Cricklewood was Carrick
Cricklewood, Broadway was more like Carrick on Shannon last weekend. There was even a Hen Party!
As you crossed the street from the Crown Moran Hotel to McGovern’s Pub, it was impossible not to meet someone from Leitrim, it was just as if there was a big match in Páirc Seán and you were caught up in an army of green and gold jerseys. London was awash with Union Jacks for the Queen’s Jubilee, but in Cricklewood it was the Leitrim colours that took centre stage.
People from every corner of the county had descended on London and were all as one; nothing mattered but coming home with a win. There was an enthusiastic Céad Míle Fáilte for the players, team management and County Board officials on their arrival on Saturday evening and they were left in no doubt but that Leitrim had full confidence that they could do the business, despite the fact that Paddy Power and many forecasters had predicted a win for the team that had dragged Mayo into extra time last year. Joe Dolan of The Bush Hotel, the team sponsors, had made the journey in support also, he couldn’t bear to miss it.
Saturday was a late night for the Leitrim followers. The hundreds who had travelled from practically every club from Bornacoola to Melvin Gaels mingled and chatted and met up with long time and recent emigrants and all the talk was about Leitrim. There wasn’t a word about the recession, this was a weekend to forget about the doom and gloom.
The incessant rain of Saturday night continued all day Sunday. Some were suggesting that Queen Elizabeth might arrive in Ruislip – the Jubilee flotilla could nearly have sailed down the streets of London and on to the GAA grounds. She didn’t turn up, but all of Leitrim did, including the Chairman of Leitrim County Council John McTiernan, and were met by Chairman Michael Curry and members of the Leitrim Association and by others from different parts of England.
Willie Donnellan was more than busy lining up pictures for The Leitrim Observer and for posterity. Charity work was not forgotten either, as Tony McGovern and his fund-raising committee were raffling a Vintage Tractor for the homeless and needy of the Irish community in London.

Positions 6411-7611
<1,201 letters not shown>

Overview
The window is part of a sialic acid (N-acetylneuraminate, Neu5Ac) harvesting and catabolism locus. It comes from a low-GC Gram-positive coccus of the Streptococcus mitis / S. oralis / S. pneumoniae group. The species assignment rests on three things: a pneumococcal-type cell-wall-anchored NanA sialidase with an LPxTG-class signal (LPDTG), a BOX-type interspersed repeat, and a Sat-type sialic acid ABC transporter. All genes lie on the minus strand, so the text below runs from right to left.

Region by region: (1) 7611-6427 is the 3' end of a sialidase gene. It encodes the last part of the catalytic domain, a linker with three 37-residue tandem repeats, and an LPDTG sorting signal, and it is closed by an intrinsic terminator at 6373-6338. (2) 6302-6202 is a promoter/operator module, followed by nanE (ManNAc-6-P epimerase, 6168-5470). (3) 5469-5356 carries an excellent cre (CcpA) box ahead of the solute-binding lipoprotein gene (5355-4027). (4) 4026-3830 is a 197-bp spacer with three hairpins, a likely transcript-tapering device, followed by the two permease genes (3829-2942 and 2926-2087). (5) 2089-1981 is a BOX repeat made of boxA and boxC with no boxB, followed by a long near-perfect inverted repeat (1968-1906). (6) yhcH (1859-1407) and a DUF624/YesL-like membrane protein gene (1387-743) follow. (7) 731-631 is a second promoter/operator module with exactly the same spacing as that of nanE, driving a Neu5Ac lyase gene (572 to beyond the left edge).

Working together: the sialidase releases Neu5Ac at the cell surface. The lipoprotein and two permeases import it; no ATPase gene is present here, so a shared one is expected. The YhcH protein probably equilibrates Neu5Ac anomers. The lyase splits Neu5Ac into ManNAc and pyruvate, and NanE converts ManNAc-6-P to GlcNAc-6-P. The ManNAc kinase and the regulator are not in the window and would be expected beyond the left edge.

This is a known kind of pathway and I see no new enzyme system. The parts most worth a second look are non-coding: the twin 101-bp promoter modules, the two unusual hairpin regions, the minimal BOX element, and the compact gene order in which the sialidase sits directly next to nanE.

Eyes were focussed on the big screens in the clubhouse in the build-up to the game and every Longford score was cheered to the rafters as they battled it out with Wexford in Croke Park. But then it was time to grab the wet gear and out to the sidelines as the teams were welcomed on to the field in incessant rain. John Connolly was wondering how he could keep his notebook dry to record the action, while John Lynch from Shannonside and PJ Leddy from Ocean FM fought against the elements to transmit every kick of the ball to listeners back home, it was no easy task.
On the field it certainly wasn’t easy, as London put up the expected almighty challenge, boosted by a late first half goal. Nerves were tingly during the break and even more so after a quick point by the home sides to put them four points up. But Leitrim had prepared well, they had done the work, physically and mentally. The players never panicked. We must salute them for that – every one of the fifteen and those who were called from the bench, and indeed, every single panel member who would have been prepared to do likewise.
A special word of praise is due to Joint Team Managers Brian Breen and George Dugdale who played no small part in the victory by their shrewd and timely use of their team bench. The back-up management team had been working and planning hard too for the big game, well done to you all.
A one point win did the job, no one cared what the margin was. Both teams were clapped off the field and then the Leitrim celebrations started in earnest, with many heading for Fergus O’Brien’s on Holloway Road and eventually back to McGovern’s and the Crown Moran, where Cricklewood looked even more like Carrick.
The talk now was of Mayo and Castlebar. Sure Paddy Power could get it wrong again.
05-Jun-12 by Colette Fox – PRO